Ed Erautt, pitcher
Padres: 1954-57 Eddie Erautt came to the Padres after six solid years with the Cincinnati Reds and St. Louis Cardinals. In 1955, he led San Diego pitchers with an 18-10 record and a 2.76 earned run average.
[Ed Erautt, interview by Bill Swank, 31 January 1995, transcript notes..]
Johnny Pesky was the clubhouse boy in Portland, then my brother and then me. They didn’t sign any of us. Six bucks a week is what they paid. I pitched in a semi-pro game when I was twelve- years-old and we won, 4-1. When I went to the Hollywood Stars in 1942, I was seventeen-years-old. They had a bunch of oldtimers like Charlie Root. The pitchers take batting practice first, but they wouldn’t let me bat. I was in the outfield shagging. I didn’t get batting practice that whole first year. They were rough on young guys. They’d walk past you and spit tobacco on your shoes. It was an initiation.
Old Billy Shuster . . . he was intelligent, but what a nut! He’d ground out to the pitcher and run to third base. Other times, when he’d ground out, he’d take a wide turn at first and run through the opponents dugout. He’d kick guys and throw gloves. There were guys who just hated him, but he did a lot to bring excitement to the fans. He knew what he was doin. He’d be a monkey and climb the backstop. But I saw him get decked one night in Hollywood. He tried to beat out a bunt. They were way behind and it was at the end of the game. Our pitcher, Ray Joiner, threw him out. Shuster came running to the mound and probably said something. Joiner just decked him. The games was over and everybody walked off the field and left Shuster laying there.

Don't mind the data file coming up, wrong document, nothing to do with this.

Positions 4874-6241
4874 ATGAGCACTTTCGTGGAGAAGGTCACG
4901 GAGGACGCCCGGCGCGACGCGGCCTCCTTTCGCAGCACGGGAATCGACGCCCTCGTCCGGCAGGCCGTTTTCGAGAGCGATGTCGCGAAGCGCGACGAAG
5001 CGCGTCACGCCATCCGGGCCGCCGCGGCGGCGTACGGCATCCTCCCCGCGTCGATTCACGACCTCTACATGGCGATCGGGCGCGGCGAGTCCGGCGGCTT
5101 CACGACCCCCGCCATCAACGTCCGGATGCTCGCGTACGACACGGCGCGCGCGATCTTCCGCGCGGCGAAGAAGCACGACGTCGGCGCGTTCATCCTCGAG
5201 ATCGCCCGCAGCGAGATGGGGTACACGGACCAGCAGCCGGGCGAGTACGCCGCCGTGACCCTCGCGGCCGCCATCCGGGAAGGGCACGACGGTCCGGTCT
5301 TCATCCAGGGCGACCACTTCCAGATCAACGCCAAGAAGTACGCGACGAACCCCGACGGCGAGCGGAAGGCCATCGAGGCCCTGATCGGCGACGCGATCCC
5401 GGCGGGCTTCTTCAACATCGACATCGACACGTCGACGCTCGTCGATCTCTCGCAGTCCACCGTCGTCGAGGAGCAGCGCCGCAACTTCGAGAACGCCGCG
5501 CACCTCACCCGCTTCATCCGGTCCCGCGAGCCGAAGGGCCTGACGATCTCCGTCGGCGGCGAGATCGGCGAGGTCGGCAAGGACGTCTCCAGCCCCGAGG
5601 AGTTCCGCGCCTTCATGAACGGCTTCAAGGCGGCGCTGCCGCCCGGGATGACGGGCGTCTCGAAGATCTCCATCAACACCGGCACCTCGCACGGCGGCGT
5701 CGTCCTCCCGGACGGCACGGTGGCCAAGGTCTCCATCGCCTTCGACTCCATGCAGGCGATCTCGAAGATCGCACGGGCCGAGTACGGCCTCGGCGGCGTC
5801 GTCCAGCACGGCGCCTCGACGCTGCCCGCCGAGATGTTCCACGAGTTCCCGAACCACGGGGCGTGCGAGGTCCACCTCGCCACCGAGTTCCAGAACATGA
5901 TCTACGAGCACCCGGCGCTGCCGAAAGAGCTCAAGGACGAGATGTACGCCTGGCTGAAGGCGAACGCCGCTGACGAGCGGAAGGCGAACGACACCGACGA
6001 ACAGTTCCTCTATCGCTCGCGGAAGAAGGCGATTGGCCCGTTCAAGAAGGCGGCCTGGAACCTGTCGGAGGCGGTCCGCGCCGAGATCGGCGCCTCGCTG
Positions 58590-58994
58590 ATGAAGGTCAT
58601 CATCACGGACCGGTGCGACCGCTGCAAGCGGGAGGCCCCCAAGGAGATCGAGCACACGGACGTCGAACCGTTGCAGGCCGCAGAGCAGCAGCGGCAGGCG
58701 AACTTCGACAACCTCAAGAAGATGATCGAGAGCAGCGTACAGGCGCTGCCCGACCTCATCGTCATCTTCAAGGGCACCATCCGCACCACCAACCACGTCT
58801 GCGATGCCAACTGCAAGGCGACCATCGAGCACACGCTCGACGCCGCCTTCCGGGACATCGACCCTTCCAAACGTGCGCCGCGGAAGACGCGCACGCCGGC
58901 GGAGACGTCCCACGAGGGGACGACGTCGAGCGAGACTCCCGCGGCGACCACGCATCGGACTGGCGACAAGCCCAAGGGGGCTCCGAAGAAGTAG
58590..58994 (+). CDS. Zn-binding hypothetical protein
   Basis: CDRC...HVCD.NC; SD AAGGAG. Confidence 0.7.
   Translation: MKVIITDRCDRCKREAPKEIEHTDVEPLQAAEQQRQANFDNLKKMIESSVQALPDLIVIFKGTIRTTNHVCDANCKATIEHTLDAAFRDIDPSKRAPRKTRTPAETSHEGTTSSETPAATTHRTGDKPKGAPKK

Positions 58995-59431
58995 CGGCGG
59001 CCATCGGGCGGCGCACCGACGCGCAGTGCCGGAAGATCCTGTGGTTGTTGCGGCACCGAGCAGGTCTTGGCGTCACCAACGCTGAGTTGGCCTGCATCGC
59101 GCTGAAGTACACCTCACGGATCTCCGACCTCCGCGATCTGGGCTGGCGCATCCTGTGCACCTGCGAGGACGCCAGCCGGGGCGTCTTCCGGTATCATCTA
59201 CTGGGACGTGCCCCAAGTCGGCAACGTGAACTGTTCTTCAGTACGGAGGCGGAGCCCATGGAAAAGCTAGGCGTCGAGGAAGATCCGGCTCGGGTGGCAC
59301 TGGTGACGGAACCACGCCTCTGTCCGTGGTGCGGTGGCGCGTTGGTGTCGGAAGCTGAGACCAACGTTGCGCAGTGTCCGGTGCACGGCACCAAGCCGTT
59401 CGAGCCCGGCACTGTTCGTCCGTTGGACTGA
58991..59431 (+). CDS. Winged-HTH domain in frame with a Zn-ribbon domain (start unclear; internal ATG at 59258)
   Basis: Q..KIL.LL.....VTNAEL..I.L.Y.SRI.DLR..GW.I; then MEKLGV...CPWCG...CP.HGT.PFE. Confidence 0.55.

When I was with the Padres, two guys came down from Philadelphia: Charlie Bishop and Joe Astroth. Chris Pellakutis was the umpire and he had a big nose. One day, Charlie said, “If you had a nose on the back of your head, you’d look like a pick.” He got tossed, but it sure made everybody laugh.
And, old Jimmie Reese, he was tremendous. I never saw him mad. He’d work for hours with that fungo helping ballplayers. He loved broken bats, because he knew just how to break them for his fungo bats. He’d use half a bat. I used to put on the catcher’s glove and he’d hit strikes to me from the mound. Remember how they used to leave their gloves on the field? Jimmie Reese would always roll his up and put a rubber band around it and toss it in the field. In all the years I played ball, I saw a glove get hit only once.
Lefty O’Doul was a great hitting instructor. He’d tie ropes on guys and nail their shoes to the ground with a big spike to keep them in the box. Charlie Grimm was a funny guy and he kept everybody loose. One time, he was told, “Hey, Charlie, I’ve got a great pitcher for you. He pitched a no-hitter in the minors and only one guy hit a foul ball.” Charlie said, “I don’t want the pitcher. I want the guy who hit the foul!”
My glove with the Padres cost me $5 from a guy who came down from Detroit. He got a new one and was going to throw it away and I said, “I’ll give you five bucks for it.” I used it for two years until it fell apart. We had to buy all our own equipment back then. Now, they’ve got weight rooms and all that medical attention. When we’d get a sore arm, they’d just spit tobacco on it and say, “Go get ’em!” It’s a business now; it’s not a sport anymore. When I played, you’d start looking for a job during the last week of the season. You had to work to support your family!